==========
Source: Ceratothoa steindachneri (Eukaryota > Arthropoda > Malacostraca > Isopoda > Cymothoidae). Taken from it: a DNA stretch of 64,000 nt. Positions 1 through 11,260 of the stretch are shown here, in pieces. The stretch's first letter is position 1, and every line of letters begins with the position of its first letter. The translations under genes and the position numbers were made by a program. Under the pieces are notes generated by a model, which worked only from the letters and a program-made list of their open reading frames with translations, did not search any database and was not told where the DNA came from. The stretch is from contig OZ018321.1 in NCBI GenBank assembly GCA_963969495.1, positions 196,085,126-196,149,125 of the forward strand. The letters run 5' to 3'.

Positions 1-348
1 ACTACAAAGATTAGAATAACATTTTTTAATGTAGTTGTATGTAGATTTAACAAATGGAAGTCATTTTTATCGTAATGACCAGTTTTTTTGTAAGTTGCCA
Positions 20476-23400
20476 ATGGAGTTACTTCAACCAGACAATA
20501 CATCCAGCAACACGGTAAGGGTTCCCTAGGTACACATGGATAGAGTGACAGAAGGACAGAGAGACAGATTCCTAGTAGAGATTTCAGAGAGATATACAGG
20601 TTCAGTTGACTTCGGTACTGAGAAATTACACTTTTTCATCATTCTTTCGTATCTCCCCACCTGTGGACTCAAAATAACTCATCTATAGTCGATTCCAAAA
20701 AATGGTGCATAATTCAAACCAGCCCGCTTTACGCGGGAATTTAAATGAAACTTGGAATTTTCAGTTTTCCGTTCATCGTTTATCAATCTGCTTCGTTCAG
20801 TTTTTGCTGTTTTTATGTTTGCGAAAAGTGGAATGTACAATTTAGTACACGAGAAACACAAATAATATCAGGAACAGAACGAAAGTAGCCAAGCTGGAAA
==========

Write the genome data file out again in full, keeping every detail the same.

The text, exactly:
Source: Ceratothoa steindachneri (Eukaryota > Arthropoda > Malacostraca > Isopoda > Cymothoidae). Taken from it: a DNA stretch of 64,000 nt. Positions 1 through 11,260 of the stretch are shown here, in pieces. The stretch's first letter is position 1, and every line of letters begins with the position of its first letter. The translations under genes and the position numbers were made by a program. Under the pieces are notes generated by a model, which worked only from the letters and a program-made list of their open reading frames with translations, did not search any database and was not told where the DNA came from. The stretch is from contig OZ018321.1 in NCBI GenBank assembly GCA_963969495.1, positions 196,085,126-196,149,125 of the forward strand. The letters run 5' to 3'.

Positions 1-348
1 ACTACAAAGATTAGAATAACATTTTTTAATGTAGTTGTATGTAGATTTAACAAATGGAAGTCATTTTTATCGTAATGACCAGTTTTTTTGTAAGTTGCCA
Positions 20476-23400
20476 ATGGAGTTACTTCAACCAGACAATA
20501 CATCCAGCAACACGGTAAGGGTTCCCTAGGTACACATGGATAGAGTGACAGAAGGACAGAGAGACAGATTCCTAGTAGAGATTTCAGAGAGATATACAGG
20601 TTCAGTTGACTTCGGTACTGAGAAATTACACTTTTTCATCATTCTTTCGTATCTCCCCACCTGTGGACTCAAAATAACTCATCTATAGTCGATTCCAAAA
20701 AATGGTGCATAATTCAAACCAGCCCGCTTTACGCGGGAATTTAAATGAAACTTGGAATTTTCAGTTTTCCGTTCATCGTTTATCAATCTGCTTCGTTCAG
20801 TTTTTGCTGTTTTTATGTTTGCGAAAAGTGGAATGTACAATTTAGTACACGAGAAACACAAATAATATCAGGAACAGAACGAAAGTAGCCAAGCTGGAAA